UPDATE: We’re elated to announce that Karsten’s “Happy at One Hundred” photos are one of 25 photo stories featured in our new book For Love, published by Chronicle Books! The official release date is March 15, 2016, and the book is currently available to pre-order at Amazon, Barnes and Noble, and Indie Bound.

Scientists think they can fight aging by clearing the body of damaged cells

In a study recently published in the journal Nature, researchers at the Mayo Clinic were able to improve mice’s health and increase their lifespans by up to 30% by wiping out a type of damaged cell (senescent cells) from their bodies.

The mice seen above are same age. The mouse on the left did not have its senescent cells wiped out, while the mouse on the right did. But could it work in humans?

Follow @the-future-now

Age cannot manage to empty either sensual pleasure of its attractiveness or the whole world of its charm. On the contrary … at twenty … I was less satisfied with life. I embraced less boldly; I breathed less deeply; and I felt myself to be less loved. Perhaps also I longed to be melancholy; I had not yet understood the superior beauty of happiness.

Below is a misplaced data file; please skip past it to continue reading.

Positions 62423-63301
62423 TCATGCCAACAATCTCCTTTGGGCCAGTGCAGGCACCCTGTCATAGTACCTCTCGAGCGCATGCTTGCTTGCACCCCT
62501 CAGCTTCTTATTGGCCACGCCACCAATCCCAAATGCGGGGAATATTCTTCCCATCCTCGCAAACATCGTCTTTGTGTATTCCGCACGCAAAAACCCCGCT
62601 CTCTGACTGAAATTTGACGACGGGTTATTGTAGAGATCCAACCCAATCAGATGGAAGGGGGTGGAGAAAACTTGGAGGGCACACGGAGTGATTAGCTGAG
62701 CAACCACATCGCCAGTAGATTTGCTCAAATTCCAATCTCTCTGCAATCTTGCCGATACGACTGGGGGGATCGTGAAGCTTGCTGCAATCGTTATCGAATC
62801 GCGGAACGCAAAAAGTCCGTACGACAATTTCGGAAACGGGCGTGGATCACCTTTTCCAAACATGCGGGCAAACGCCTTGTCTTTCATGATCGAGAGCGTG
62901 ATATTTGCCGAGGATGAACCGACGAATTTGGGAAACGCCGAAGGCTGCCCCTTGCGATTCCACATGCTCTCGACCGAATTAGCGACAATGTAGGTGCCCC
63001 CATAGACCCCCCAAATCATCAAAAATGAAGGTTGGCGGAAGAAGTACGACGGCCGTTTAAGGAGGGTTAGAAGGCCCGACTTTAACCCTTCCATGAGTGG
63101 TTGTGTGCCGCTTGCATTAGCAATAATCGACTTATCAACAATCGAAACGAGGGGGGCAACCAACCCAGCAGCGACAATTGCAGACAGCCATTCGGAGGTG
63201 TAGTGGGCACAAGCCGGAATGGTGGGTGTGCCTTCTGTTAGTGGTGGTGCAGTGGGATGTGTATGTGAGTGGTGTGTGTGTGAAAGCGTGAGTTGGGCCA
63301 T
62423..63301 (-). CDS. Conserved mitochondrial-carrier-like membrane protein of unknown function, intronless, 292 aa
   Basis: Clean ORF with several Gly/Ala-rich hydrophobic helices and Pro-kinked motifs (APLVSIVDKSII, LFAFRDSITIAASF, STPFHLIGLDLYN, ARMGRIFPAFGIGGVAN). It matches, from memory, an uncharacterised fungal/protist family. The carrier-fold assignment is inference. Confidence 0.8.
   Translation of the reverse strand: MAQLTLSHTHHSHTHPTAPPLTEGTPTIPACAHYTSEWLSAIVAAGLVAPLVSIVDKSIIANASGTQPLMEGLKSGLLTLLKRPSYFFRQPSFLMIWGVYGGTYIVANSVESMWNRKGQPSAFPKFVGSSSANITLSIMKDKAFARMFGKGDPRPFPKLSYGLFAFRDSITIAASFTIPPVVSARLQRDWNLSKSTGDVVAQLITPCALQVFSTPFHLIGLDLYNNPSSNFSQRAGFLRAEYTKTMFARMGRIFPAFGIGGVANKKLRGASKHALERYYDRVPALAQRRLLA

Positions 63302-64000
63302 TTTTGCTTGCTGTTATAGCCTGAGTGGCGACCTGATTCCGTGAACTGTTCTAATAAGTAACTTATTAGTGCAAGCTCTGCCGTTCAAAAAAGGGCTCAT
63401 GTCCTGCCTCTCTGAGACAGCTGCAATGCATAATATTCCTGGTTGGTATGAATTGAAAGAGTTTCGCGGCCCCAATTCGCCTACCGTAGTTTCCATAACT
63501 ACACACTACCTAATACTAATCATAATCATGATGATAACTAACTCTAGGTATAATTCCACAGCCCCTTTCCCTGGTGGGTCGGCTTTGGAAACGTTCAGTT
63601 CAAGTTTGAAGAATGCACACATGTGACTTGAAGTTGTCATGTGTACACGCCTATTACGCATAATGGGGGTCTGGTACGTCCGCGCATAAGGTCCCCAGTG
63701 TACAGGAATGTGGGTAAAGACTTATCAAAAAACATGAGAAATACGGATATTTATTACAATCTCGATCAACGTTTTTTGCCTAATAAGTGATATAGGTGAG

(Image caption: This is an artistic representation of the take home messages in Lunghi and Sale: “A cycling lane for brain rewiring,” which is that physical activity (such as cycling) is associated with increased brain plasticity. Credit: Dafne Lunghi Art)

Physical activity may leave the brain more open to change

Learning, memory, and brain repair depend on the ability of our neurons to change with experience. Now, researchers reporting in the Cell Press journal Current Biology on December 7 have evidence from a small study in people that exercise may enhance this essential plasticity of the adult brain.

The findings focused on the visual cortex come as hopeful news for people with conditions including amblyopia (sometimes called lazy eye), traumatic brain injury, and more, the researchers say.